Health: Heat waves, air pollution, and vector-borne diseases are all anticipated to become more widespread as a result of climate change. According to a World Health Organisation research, climate change is already responsible for an estimated 150,000 fatalities per year. A 2°C increase in global temperatures could result in an additional 250,000 deaths from heat-related illnesses per year.
The fashion industry is a significant contributor to global warming. It accounts for approximately 10 percent of global greenhouse gas emissions, more than the aviation and maritime industries combined.
- Carbon Couture in the Fashion Industry: The fashion industry’s contribution to rising temperatures begins with carbon emissions. Clothing production involves energy-intensive operations such as textile manufacturing, dyeing fabrics, and transportation. Because of their dependency on fossil fuels, synthetic fibres such as polyester, which are commonly used in fast fashion, have a very high carbon impact. Furthermore, the industry’s global supply network needs substantial transportation, which adds to carbon emissions.
- Deforestation and Emissions: Deforestation is another key way the fashion industry promotes rising temperatures. Demand for products like leather, wood pulp for viscose, and cotton promotes forest clearance, releasing carbon dioxide into the environment. Deforestation destroys essential ecosystems, decreases the planet’s carbon-absorption capacity, and adds to the greenhouse effect.
- Water Scarcity and Heat Stress: Water usage is a significant topic related to the impact of fashion on rising temperatures. Cotton, a widely used fabric, necessitates substantial irrigation, resulting in water constraint in many areas. Furthermore, the dyeing and finishing operations use a lot of water, which causes pollution and strains the water supply even more. Heat stress is exacerbated by the combination of water scarcity and rising temperatures, harming both human populations and ecosystems.
- Fast Fashion and Waste Generation: The rise of fast fashion has had a detrimental impact on temperature rise. With its emphasis on quick turnover and low-cost garments, this industry segment generates a staggering amount of textile waste. Most discarded clothing ends up in landfills, where it decomposes and emits greenhouse gases, including methane, a potent contributor to climate change. Additionally, the production of textiles requires resources and energy, leading to a vicious cycle of waste and environmental degradation.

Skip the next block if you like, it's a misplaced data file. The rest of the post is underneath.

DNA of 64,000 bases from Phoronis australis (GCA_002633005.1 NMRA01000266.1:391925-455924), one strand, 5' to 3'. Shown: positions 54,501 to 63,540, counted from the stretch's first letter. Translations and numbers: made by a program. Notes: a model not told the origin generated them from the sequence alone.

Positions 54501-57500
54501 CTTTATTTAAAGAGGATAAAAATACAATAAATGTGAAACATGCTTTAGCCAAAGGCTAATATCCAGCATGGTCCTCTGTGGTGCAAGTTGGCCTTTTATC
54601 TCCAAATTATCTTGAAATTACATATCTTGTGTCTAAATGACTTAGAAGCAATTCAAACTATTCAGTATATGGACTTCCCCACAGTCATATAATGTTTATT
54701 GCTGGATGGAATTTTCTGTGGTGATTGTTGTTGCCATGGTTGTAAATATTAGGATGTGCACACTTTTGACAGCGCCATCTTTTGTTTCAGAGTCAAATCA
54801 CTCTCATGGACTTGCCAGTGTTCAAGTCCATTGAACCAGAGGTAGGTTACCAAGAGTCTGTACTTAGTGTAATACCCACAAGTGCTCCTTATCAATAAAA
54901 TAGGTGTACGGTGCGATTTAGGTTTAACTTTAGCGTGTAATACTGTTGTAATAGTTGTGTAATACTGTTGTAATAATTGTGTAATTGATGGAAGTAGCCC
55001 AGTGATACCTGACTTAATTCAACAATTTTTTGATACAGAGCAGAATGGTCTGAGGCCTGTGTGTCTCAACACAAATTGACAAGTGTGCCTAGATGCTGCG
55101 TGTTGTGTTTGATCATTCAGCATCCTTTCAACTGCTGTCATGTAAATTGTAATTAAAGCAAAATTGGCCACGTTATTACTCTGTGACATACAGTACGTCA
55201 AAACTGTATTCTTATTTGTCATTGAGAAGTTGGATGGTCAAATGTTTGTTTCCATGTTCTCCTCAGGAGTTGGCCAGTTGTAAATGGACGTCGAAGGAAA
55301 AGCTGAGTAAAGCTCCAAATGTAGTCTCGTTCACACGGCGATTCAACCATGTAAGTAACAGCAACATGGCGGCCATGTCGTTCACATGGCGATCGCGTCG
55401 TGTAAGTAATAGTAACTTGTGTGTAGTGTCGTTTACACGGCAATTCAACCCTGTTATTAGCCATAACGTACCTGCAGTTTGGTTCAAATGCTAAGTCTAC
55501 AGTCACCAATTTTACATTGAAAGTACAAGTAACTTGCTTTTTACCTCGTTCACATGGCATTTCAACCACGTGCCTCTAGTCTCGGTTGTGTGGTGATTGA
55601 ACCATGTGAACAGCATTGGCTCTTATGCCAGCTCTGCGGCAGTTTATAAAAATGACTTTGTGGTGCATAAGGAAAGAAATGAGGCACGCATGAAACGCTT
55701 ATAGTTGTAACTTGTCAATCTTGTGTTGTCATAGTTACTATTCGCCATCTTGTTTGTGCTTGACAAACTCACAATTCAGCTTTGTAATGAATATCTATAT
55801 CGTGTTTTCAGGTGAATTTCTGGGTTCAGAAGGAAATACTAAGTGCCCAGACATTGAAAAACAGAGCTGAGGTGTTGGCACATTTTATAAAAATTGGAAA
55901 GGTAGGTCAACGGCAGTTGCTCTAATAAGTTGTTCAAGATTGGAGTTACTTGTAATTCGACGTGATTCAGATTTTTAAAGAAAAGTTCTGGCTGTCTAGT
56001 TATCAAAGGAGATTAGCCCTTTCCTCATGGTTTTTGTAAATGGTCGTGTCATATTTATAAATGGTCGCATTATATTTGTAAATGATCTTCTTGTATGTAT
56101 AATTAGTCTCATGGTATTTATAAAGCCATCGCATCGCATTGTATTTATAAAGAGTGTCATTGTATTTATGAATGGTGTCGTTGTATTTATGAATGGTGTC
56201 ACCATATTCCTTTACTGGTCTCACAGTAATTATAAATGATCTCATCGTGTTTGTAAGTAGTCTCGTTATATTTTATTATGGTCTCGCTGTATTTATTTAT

The fashion industry can reduce its greenhouse gas emissions through a variety of means. These consist of:
- The fashion industry can use more sustainable materials, such as recycled polyester and organic cotton. Producing these materials requires less energy and water, and produces fewer greenhouse gases.
- Improving energy efficiency: The manufacturing process of the fashion industry can be made more energy efficient. This can be accomplished through the use of more energy-efficient devices and renewable energy sources.
- Reducing transportation emissions: The fashion industry can reduce transportation emissions by procuring local materials and producing garments closer to where they will be sold.
- The fashion industry is capable of designing garments that are constructed to last longer. This can be accomplished by utilising durable materials and creating clothing that is simple to repair.
- The fashion industry can encourage consumers to purchase less clothing and making it simpler to recycle and donate clothing.
- The fashion industry plays a significant role in combating climate change. By reducing its greenhouse gas emissions, the industry can help avert the most severe consequences of climate change.